b. Caldecott Tunnel Study. The Caldecott Tunnel provided access to an enclosed environment of vehicular traffic. The tunnel has two bores, one of which is used by gasoline and diesel vehicles (CB1, Mixed) and a second which is used exclusively by gasoline vehicles (CB2, diesel). Again, samples were collected in the summer and winter seasons and assayed for redox activities. (Table 2). Subsequent to the collections the glass containers used for the winter samples were found to produce a redox artifact of ascorbate consumption. Accordingly, the ascorbate derived values for the two seasons cannot be directly compared. The DTT based activities were not affected by the glass components. The DTT redox activity observed suggests that the summer samples had greater activity than the winter samples, with the coarse fraction having the lowest activity.

Table 2. Redox Properties of PM From the Caldecott Tunnel

Table 2. Redox Properties of PM From the Caldecott Tunnel

2. Quinone Concentrations in Particle and Volatile Fractions

a. Caldecott Tunnel. In parallel collections to those with the biosampler, filter and volatile air samples were collected on Teflon filters (PM2.5) with XAD resin beds below the filters. The filters and XAD beds were extracted with dichloromethane and four quinones determined by GC/MS (Cho, et al., 2004) (Figure 1). The results from this analysis show that all four of the quinones were present with high levels of 9,10-anthraquinine (9,10-AQ) in the PM2.5 fraction and high levels of 1,4-NQ in the volatile, XAD, fraction. No clear seasonal pattern was apparent. The substantial day to day variability is shown by the standard deviations observed for 9,10-AQ in particular. This variability limits the ability to evaluate differences in levels for their significance.

Figure 1. Quinone Concentrations in the Caldecott Tunnel

Figure 1. Quinone Concentrations in the Caldecott Tunnel

Collections were made on four separate days and the filters and XAD resin media from extracted with dichloromethane. The extracts were assayed for the quinones shown above by GC/MS. The results are shown with standard deviations for at least three values except the winter CB1 collections for which only two samples were available.

b. Study of 5 Sites Along the Wind Trajectory in the Summer of 2005. In a study examining changes in air mass content, collections were made in five sites along the wind trajectory of the LA basin on each of four days. The collections were made with a Tisch sampler, which was sequentially moved along the trajectory on each day using Teflon filters and a XAD resin bed for the volatile fraction. The standard deviations demonstrate the day to day variability in the concentrations and emphasize the need for careful and consistent collection. The study focused on changes in the atmosphere as the air mass moved from the west end of the LA basin (Santa Monica) to the east, sequentially in Long Beach, Anaheim, Mira Loma and Riverside on each of four days. The model considered is that Santa Monica is primarily a source site, in which direct emissions from vehicular traffic are introduced into the air mass. The concentrations of the four quinones in the filter (PM2.5) and the volatile (XAD) fractions are shown in Figure 2.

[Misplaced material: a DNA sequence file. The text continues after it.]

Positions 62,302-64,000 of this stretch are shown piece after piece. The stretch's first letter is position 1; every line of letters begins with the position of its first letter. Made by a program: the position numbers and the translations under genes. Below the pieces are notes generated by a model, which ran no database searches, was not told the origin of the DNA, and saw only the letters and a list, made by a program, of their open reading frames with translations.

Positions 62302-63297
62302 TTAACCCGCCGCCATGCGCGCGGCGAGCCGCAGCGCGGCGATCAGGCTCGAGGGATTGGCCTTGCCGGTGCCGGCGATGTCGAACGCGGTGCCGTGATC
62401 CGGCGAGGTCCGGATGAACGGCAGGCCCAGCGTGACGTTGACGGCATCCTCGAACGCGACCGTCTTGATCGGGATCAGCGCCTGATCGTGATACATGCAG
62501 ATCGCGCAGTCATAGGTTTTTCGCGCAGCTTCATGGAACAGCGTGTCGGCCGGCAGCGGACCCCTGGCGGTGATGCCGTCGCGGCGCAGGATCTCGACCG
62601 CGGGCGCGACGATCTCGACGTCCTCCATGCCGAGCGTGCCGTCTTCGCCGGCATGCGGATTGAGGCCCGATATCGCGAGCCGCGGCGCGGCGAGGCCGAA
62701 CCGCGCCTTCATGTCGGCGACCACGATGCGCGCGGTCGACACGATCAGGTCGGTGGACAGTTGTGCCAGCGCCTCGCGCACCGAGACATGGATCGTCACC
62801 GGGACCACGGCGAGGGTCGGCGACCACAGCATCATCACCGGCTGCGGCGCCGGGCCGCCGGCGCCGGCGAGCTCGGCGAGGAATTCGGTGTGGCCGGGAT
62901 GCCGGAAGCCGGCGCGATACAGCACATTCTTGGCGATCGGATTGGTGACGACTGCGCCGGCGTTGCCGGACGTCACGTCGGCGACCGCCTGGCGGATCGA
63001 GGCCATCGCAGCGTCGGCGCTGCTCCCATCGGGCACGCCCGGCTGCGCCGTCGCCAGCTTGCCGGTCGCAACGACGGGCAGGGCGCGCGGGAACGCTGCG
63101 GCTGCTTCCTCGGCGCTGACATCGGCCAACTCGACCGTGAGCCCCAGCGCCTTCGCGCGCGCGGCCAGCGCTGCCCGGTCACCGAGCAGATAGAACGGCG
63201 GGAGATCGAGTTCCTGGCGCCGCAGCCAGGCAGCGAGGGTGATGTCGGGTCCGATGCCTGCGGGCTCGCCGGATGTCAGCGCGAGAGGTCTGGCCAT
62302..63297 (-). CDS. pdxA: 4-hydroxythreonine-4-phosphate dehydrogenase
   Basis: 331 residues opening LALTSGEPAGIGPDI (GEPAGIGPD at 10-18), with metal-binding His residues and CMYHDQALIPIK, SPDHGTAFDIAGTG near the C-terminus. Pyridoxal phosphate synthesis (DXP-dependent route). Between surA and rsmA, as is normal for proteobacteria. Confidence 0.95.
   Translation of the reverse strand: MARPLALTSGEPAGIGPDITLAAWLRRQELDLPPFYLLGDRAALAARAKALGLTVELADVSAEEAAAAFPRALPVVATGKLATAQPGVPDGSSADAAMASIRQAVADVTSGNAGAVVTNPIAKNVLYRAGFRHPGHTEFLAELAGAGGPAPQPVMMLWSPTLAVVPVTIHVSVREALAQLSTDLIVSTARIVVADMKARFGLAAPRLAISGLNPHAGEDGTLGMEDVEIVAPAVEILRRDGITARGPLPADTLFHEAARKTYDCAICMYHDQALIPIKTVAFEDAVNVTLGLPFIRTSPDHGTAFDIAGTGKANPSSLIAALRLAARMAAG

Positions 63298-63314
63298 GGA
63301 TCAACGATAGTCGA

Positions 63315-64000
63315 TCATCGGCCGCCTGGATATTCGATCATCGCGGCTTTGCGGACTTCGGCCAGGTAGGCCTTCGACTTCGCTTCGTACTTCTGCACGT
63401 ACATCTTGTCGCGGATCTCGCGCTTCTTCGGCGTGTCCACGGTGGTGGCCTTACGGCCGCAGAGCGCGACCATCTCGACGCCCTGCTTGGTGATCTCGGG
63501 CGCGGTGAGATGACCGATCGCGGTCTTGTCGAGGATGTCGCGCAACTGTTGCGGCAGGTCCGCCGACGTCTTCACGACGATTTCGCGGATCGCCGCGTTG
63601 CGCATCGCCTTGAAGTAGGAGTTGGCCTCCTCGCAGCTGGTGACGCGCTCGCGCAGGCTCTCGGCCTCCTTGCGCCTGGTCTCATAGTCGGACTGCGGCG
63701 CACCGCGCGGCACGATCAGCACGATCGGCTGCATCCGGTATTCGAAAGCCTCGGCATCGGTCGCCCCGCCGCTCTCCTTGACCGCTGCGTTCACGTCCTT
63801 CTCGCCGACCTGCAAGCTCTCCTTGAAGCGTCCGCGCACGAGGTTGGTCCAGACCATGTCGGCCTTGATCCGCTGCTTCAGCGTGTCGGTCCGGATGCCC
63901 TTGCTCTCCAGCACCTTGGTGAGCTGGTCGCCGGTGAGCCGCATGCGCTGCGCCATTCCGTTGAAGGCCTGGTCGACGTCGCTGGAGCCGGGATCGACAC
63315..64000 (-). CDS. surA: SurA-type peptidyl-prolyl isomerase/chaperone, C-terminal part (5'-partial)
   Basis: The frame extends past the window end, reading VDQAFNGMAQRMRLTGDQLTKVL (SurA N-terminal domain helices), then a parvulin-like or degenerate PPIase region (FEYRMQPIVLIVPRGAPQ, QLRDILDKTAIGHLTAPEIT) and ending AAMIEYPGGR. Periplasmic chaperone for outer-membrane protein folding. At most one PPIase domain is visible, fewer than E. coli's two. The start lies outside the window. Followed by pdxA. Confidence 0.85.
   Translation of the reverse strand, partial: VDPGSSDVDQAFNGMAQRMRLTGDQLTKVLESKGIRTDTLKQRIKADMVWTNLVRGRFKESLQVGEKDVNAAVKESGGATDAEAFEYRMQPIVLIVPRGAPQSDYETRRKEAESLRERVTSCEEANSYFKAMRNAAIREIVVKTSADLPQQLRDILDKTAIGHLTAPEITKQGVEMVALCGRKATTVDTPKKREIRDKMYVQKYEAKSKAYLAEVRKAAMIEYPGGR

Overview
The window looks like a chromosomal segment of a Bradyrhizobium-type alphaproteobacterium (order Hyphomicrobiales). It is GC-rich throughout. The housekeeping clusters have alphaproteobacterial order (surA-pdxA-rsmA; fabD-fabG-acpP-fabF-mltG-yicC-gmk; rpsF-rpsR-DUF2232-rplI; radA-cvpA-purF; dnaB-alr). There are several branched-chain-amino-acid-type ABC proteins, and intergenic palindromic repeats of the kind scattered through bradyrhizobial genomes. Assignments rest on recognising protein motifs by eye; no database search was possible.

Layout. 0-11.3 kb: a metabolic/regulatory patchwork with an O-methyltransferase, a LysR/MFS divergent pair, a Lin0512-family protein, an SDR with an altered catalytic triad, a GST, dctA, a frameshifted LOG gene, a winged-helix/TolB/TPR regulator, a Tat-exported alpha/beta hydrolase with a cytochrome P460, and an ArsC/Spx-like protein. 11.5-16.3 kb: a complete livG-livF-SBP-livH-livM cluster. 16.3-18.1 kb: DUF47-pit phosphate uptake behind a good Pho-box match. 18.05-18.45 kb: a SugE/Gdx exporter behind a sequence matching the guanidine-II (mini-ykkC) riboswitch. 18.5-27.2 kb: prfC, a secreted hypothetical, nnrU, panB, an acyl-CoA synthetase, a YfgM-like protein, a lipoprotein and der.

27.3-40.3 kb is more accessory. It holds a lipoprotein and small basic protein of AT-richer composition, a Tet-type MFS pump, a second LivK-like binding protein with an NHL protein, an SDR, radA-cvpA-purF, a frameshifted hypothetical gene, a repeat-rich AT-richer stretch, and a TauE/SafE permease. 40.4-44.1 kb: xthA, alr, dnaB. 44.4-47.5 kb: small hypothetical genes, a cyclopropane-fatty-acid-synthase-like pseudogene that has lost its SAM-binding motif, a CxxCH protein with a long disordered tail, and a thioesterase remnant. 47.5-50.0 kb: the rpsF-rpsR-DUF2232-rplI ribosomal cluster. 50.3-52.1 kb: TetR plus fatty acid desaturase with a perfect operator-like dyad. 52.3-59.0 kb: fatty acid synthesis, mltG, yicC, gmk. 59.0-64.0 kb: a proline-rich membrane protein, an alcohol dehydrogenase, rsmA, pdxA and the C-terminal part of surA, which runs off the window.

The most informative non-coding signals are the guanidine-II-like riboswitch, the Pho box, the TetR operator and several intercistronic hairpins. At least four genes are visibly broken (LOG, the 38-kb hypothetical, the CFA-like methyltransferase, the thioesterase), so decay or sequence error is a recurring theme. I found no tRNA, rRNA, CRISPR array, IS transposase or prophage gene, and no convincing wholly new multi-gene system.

Figure 2. Quinones in the LA Basin

Figure 2. Quinones in the LA Basin

These results, together with the results from the Caldecott Tunnel, are consistent with the following chemical transformations:

  1. 9,10-AQ is present as direct exhaust (Figure 1) and does not appear to increase as the air mass moves east, so it may not be a major product of photochemical transformations.
  2. The 9,10-PQ present in the ambient PM2.5 increases as the air mass moves east, suggesting (Figure 2) that it is being formed by photochemical reactions. Levels of its precursor, phenanthrene, were highest in Santa Monica, consistent with its role as a source site, and decrease as the air mass moves east and is diluted (data not shown).
  3. Similar arguments apply to 1,4-NQ which is found as direct exhaust (Figure 1) but also increases in the volatile fraction as the air mass moves east (Figure 2).
  4. 1,2-NQ levels do not appear to change with easterly movement (Figure 2) of the air mass, but its consistent presence in both tunnel and ambient air samples is consistent with its formation from exhaust and rapid decomposition. This is a reactive quinone.
  5. 9,10-Anthraquinone does not exhibit redox, electrophilicity or toxicity under the conditions tested, but may serve as a marker for vehicular traffic. It is present in all samples and does not follow the photochemical increase associated with 1,4­-NQ and 9,10-PQ.